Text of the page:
In a press release last Monday, ACCC chairman Rod Sims said: “Consumers and businesses are faced with a multitude of complex offers that cannot be compared easily”.
He was talking about electricity, but he could easily have been referring to the NBN and superannuation as well.
Each of these essential services — energy, retirement savings and communication — have been mangled by politics, and as a result are hopelessly confusing and expensive.
Complaints about the NBN jumped from 10,487 to 27,195 last year, or 75 per day; this week former Liberal Party treasurer Peter Costello effectively proposed nationalising super; and the ACCC reported that electricity prices had gone up 63 per cent in 10 years.
Progress was unexpectedly made on energy politics this week when Energy Security Board, and its chair Kerry Schott, came from nowhere and galloped through on the rails brandishing something called a National Energy Guarantee, to snatch the prize as the solver of Australia’s excessive energy prices from Alan Finkel.
The NEG was needed because Finkel’s Clean Energy Target suffered from poor branding. He should never have used the word “clean” — it was a red rag to the pro-coal, anti-renewable brigade.
Clean? Carbon dioxide isn’t dirty! What are you — some kind of renewables loving leftie nut? And “target” was the wrong word too — reminiscent of emissions targets.
It didn’t matter what was in the policy, the CET was never going to get past the Coalition party room because of its labelling.
Schott’s branding builds on the word “guarantee”. Brilliant! There’s been a bit of confusion because some people think it’s an actual guarantee, rather than just marketing, but we seem to be getting past that.
The CET and the NEG were invented by Alan Finkel and Kerry Schott, respectively, to achieve two political treaties: first within the Coalition and then within parliament, specifically between the Coalition and the ALP.
The first has basically been achieved, with only Tony Abbott still arguing for differentiation from the ALP at any cost.
Turnbull could possibly get the NEG through parliament with support of the crossbench senators, but that would be pointless. What’s required is agreement between the two main parties, so business and investors know the policy won’t change with a change of government and can invest confidently in the meantime.
It’s not yet clear whether Turnbull wants to try for a bipartisan policy. He is still flailing at the ALP using energy as a differentiator, which he will have to give up to produce the bipartisan policy that business is demanding.
Meanwhile the whole thing is shifting under the politicians’ feet. The basis of electricity is changing from commodities to technology, as energy analyst Bruce Robertson told me this week.
It’s a profound shift that makes all predictions about the future of this business unreliable. Commodities (coal, oil, gas) rise in price over time; technology prices fall, at unpredictable rates.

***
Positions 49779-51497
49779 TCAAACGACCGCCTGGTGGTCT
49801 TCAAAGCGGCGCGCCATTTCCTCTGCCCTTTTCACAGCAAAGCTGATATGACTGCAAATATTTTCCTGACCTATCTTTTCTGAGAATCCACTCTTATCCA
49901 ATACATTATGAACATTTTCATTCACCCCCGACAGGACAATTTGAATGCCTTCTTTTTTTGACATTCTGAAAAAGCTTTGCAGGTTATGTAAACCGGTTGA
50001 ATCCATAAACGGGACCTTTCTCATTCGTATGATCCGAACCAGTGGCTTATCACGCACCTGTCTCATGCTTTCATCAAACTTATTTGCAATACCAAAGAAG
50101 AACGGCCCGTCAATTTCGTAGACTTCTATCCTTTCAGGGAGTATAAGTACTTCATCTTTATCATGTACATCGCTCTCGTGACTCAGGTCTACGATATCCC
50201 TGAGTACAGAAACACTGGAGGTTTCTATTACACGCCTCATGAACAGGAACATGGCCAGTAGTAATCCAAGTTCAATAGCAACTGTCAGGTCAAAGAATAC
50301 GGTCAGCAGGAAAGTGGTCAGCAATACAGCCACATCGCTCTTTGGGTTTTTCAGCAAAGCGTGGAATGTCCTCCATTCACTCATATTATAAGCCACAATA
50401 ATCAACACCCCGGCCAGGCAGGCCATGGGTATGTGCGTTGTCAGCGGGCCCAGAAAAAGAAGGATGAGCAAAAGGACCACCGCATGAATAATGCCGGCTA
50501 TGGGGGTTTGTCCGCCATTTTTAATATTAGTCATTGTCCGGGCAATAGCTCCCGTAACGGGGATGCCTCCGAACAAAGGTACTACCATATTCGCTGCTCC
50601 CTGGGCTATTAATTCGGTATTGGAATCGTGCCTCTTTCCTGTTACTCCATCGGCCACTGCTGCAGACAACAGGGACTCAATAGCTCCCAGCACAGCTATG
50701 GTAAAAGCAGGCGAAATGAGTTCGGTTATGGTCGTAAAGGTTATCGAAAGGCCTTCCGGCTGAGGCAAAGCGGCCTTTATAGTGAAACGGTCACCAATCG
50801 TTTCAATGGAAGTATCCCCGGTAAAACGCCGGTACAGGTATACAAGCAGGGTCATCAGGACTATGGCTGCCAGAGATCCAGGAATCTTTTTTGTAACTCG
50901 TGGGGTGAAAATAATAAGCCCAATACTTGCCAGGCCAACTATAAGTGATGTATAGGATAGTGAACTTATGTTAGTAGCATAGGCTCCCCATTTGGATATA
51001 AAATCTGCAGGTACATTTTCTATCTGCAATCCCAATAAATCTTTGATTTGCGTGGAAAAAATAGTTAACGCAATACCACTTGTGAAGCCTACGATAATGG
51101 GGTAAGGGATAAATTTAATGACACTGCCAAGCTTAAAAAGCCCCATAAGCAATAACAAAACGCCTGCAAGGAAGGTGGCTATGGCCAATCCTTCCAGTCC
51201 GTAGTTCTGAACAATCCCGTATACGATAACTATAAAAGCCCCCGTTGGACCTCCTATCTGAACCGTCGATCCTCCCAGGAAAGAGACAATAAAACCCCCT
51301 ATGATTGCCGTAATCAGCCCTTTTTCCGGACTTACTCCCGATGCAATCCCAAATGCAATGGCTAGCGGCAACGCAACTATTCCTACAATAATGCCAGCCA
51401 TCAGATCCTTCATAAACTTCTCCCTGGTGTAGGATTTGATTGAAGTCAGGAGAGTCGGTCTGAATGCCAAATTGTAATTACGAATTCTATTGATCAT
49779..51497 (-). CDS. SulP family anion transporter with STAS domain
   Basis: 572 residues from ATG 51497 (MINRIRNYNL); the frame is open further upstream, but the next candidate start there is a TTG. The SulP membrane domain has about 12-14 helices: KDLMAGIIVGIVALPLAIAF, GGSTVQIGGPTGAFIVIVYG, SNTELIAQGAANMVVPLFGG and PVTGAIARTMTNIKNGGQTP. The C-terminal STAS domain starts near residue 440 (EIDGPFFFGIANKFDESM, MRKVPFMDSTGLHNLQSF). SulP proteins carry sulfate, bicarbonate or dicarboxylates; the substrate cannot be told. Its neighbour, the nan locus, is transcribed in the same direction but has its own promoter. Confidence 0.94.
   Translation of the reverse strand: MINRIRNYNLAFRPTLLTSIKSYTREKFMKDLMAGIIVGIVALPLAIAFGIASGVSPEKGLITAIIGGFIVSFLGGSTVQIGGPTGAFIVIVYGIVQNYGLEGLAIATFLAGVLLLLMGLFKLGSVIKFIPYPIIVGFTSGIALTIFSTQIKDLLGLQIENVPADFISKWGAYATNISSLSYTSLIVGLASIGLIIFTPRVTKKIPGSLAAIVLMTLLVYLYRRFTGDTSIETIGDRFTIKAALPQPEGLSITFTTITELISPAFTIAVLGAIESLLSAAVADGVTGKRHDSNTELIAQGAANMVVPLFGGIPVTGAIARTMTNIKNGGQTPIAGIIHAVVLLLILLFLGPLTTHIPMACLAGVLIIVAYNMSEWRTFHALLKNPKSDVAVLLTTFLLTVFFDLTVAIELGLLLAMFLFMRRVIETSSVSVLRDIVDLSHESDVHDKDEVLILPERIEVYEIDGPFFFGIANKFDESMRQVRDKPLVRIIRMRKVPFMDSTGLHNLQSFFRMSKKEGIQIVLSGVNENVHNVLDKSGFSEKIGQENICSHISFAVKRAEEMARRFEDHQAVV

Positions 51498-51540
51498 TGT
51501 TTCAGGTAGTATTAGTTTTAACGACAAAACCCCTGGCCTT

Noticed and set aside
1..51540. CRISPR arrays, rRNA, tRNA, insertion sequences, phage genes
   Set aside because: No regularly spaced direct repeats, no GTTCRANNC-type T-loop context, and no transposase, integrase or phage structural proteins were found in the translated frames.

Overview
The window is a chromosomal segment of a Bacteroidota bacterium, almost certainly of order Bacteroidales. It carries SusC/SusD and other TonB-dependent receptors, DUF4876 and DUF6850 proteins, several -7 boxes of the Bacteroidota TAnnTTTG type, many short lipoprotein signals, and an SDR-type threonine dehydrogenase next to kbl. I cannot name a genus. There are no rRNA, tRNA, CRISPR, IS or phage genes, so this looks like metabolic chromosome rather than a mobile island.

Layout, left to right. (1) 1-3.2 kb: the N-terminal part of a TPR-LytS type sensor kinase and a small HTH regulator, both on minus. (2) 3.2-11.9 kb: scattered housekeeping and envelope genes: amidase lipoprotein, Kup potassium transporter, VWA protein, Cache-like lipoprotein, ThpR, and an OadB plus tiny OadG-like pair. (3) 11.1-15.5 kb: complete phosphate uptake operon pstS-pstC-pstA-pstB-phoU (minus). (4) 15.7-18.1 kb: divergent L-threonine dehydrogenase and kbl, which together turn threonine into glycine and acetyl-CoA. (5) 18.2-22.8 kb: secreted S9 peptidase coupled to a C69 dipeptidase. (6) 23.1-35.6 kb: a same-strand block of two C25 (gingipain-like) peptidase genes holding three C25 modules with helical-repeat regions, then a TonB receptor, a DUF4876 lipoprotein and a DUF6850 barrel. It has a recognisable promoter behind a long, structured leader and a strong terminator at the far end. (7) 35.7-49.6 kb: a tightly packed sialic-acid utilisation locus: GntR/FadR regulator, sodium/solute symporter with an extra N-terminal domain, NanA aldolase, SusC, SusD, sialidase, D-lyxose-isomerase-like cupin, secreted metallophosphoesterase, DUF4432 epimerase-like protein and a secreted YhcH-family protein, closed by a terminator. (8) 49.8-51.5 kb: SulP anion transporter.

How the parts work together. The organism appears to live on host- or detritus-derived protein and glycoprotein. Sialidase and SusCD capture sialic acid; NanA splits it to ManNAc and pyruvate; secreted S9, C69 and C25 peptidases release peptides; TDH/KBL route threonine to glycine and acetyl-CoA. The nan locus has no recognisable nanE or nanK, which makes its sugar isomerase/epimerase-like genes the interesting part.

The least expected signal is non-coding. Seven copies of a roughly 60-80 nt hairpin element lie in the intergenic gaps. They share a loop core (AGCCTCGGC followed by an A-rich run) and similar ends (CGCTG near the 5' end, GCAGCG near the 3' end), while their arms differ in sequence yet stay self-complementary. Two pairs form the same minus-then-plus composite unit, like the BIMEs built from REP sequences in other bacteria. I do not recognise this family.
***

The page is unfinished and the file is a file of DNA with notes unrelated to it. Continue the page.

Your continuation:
It definitely means electricity generation worldwide is now shifting from fossil fuels to renewables and batteries no matter what scientists say about global warming, and politicians decide to do about it. The NEG (or the CET or an ETS) is now only about regulating the speed of that transition so Australia can meet its Paris commitment.
That results in the “emissions guarantee” in the NEG, an admission that the previous (Abbott) idea of paying for emissions reduction — “Direct Action” — didn’t work, so retailers now have to be forced to do it ... anything but a market mechanism, which was the ALP’s idea and to be avoided at all costs, including the merest hint of permit trading.
Superannuation and the NBN are the other two victims of politics.
They were both invented by Labor, so the Coalition is against them. As a result, they now suffer from neglect and monopoly capture.
The NBN has too many points of interconnect (POIs) so a cartel of four wholesalers has developed. Telstra, Optus, TPG and Vocus are the only firms capable of connecting to all 121 POIs. The NBN Co privately acknowledges this, but says it’s too late to change it to reduce the number of POIs to something that would encourage true competition.
The failure of competition is the main reason there were 75,000 complaints last year, and probably still more this year.
The pricing structure is complicated and opaque because customers are required to choose both speed and data plans, which produces too many combinations. There should be one speed and a range of data plans, as there is with mobiles.
NBN Co acknowledges this as well, but apparently it’s too late to change this too. That’s because in order to earn the required return on capital, it would have to charge too much for that one speed, so there are cheaper slow-speed plans, which people buy thinking they’re getting high-speed fibre broadband, and end up frustrated and complaining.
Australian superannuation is the world’s largest cartel: thousands of funds and advisers are in on the joke, skimming billions in fees each year and making sure no customer knows what’s going on.
All efforts to improve the system through competition alone are doomed because customers don’t know, and can’t really find out, the only two things that are relevant to their choice: fees and returns.
Without clear, understandable and consistent information, competition cannot exist.
This week Peter Costello proposed a single government-owned national super fund, operated by the Future Fund, something I proposed in this column in August, and my friend John Wylie also proposed in a piece in Business Spectator in 2014.
It’s a good idea. The government should nurture the inner Marxist it has discovered this week with energy and extend it to super.